Last year was the first year in which writing really became a job for me. Between various creative projects, freelance stuff, Movie Maintenance and creative writing tutoring I didn’t have a single source of income that wasn’t directly tied to storytelling. Which is the dream, right? I mean, obviously I’m pretty ambitious and have bigger designs, but making a living from writing work was something that, not long ago, seemed pretty far off.
The problem, of course, is that making a living from something means it’s your job and the thing about jobs is that sometimes you get over them. Sometimes stuff gets ahead of you and you find yourself burnt out and at a loss. The things that used to excite you don’t anymore.
I’m well past the point of fretting about whether or not I’ve ‘lost it’. At least once a year I have a mini crisis with my writing, wondering if I’m as good as I used to be, wondering if I’m ever going to get better, wondering if it’s actually what I want to do and so on. Inevitably, I’ll find a new project that excites me or something good will happen or I’ll just get over myself and these times pass. I don’t let them drag me down anymore because history has proven that, once I’ve had some time away, I’ll be back to storytelling with renewed energy and focus.
The thing is, I burnt myself out badly last year. My production company did four plays, three of which I’d written. I co-produced a web series, launched a line of radio plays, celebrated the release of my second published novel and wrote my quarter of an anthology that I collectively published with some friends. Well, actually, there were two anthologies. And none of this is to mention my work for Den of Geek or Sanspants Radio. The point is, I wrote a lot last year, most of it for money, a lot of it stuff I wasn’t especially proud of. And that takes a toll. Because when you’re working to a deadline, no longer writing for yourself, some of the sheen has to go. And that’s something I don’t think I’d ever anticipated.
By December I wasn’t writing. I couldn’t. Whenever I tried it came out clunky and awkward. So I just… didn’t. I didn’t try to force it. I went away on holiday and just waited. It would come when it came.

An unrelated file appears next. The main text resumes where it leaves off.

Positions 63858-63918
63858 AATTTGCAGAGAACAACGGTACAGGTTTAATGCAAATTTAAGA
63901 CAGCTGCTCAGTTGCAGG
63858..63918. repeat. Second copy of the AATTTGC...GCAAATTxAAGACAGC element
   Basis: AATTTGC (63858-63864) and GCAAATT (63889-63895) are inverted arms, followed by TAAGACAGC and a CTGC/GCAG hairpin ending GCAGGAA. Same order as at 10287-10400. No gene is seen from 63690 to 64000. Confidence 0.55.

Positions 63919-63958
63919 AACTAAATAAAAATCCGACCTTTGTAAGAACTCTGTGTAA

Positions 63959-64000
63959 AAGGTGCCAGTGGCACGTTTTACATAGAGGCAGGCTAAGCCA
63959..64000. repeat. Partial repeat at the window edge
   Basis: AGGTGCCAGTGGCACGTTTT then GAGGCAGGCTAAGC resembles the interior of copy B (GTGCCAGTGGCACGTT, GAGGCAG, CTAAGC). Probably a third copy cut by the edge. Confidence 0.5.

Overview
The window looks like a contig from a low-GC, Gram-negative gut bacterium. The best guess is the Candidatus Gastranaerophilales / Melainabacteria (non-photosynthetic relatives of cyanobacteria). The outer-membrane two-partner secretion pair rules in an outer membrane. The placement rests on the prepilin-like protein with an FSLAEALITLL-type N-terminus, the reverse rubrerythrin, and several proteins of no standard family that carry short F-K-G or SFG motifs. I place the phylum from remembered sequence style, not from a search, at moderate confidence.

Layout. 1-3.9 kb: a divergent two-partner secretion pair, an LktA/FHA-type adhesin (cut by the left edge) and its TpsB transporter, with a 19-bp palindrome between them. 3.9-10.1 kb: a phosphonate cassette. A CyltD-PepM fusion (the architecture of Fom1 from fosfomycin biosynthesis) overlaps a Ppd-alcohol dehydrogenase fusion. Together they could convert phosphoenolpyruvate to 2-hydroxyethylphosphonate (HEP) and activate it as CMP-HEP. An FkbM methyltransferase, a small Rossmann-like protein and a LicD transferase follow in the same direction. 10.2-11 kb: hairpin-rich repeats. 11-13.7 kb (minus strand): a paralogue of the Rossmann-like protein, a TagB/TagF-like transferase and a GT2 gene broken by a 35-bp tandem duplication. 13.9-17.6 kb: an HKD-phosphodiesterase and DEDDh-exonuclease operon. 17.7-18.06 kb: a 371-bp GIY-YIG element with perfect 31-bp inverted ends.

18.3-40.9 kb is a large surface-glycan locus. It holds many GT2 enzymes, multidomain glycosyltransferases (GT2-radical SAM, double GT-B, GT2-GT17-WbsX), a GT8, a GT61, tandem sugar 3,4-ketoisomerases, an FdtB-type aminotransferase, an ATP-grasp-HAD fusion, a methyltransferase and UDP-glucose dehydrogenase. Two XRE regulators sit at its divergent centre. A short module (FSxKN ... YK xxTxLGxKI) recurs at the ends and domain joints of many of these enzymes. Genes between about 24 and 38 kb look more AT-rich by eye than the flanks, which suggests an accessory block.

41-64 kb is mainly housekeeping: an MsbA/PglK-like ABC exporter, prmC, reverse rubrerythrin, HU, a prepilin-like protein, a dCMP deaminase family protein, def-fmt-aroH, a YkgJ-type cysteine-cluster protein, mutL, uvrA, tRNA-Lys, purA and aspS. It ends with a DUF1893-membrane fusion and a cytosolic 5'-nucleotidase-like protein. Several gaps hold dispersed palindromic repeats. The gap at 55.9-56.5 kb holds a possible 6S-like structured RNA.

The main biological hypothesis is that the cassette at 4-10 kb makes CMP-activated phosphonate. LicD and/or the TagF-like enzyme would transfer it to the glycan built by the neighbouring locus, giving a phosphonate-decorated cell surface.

I started slow. I wrote a novella over the new-years period, a sequel to Sunburnt Country that had no reason to exist other than it being a story I wanted to tell. But even after that, I had no burning story to tell next. I had ideas, but those ideas were all being held at bay by responsibilities. Deadlines to meet and all the rest. So I just didn’t write.
It didn’t help that Moonlite pretty much dominated my January, or that it was a singularly difficult, stressful season of theatre, difficulty and stress that didn’t abate once the show was actually underway. When people asked me what was next after Moonlite I didn’t answer because there was no answer. I hadn’t thought about it. I was just focused on getting to the end of that show.
Meanwhile things were falling by the wayside. I had so much to get done but all of it would be handled tomorrow. That was my ethos through January; ‘I’ll do it tomorrow’. Never mind that I was supposed to hand in a second draft of Boone Shepard 3 by the end of that month. I’d do it tomorrow.
Then, last Thursday February 1st, one day after the Boone deadline I had not met, I attended one of the weekly Words and Wine nights I do with the Melbourne Young Writer’s Studio, the first of the year. Words and Wine, where incidentally I am writing this, is basically what it says on the tin; a weekly catch up of writers where, for two hours, we drink wine and write words. That’s it. Last year I treated W&W as my holiday, the place where I wrote things that I wanted to write.
At the start of last week’s session we were given a challenge, to come up with three loglines for new stories on the spot. My plan was to cheat and use pre-existing ideas, then I looked out the windows, into the dimming sky, and an idea struck me. An idea about an aging astronaut who wants to return to the stars.
So I wrote that story, something I came up with on the spot, something that, from concept to completion, took less than two hours. I wrote that story and it was the best thing I had written in ages.
After that, I could focus on Boone. I could approach it from a new angle and finally get productive, finally get the rewrites done I needed, including some scenes I literally teared up writing because I was plumbing some character depths I’d never before touched with Boone Shepard. I got back on top of my freelance jobs and then, two days ago, I learned that I was one of three people shortlisted for the 2017 Monte Miller Award, which got me on to the Pathways Program – a collection of the best unproduced scripts in the country.
Despondency and flatness were gone so quickly. Not because I wrote that short story and it changed things, because I kept in mind at all times that, even if it seems counterintuitive, telling stories will always be what makes me happy and, if I’m in a funk, then chances are telling stories is the way out of it. It’s just about finding the right story.
Writing is the best thing in the world. It also sucks as a career. You make very little money, you’re constantly rejected and it takes a long time for anybody to take you seriously, if anybody ever does. But if you are a writer you’ll persist because, honestly, what the fuck else are you going to do?
The last couple of months have reminded me of all the worst things about what I do. The last week has reminded me of the best.
And if you’re interested, below is that short story.
Just some thoughts.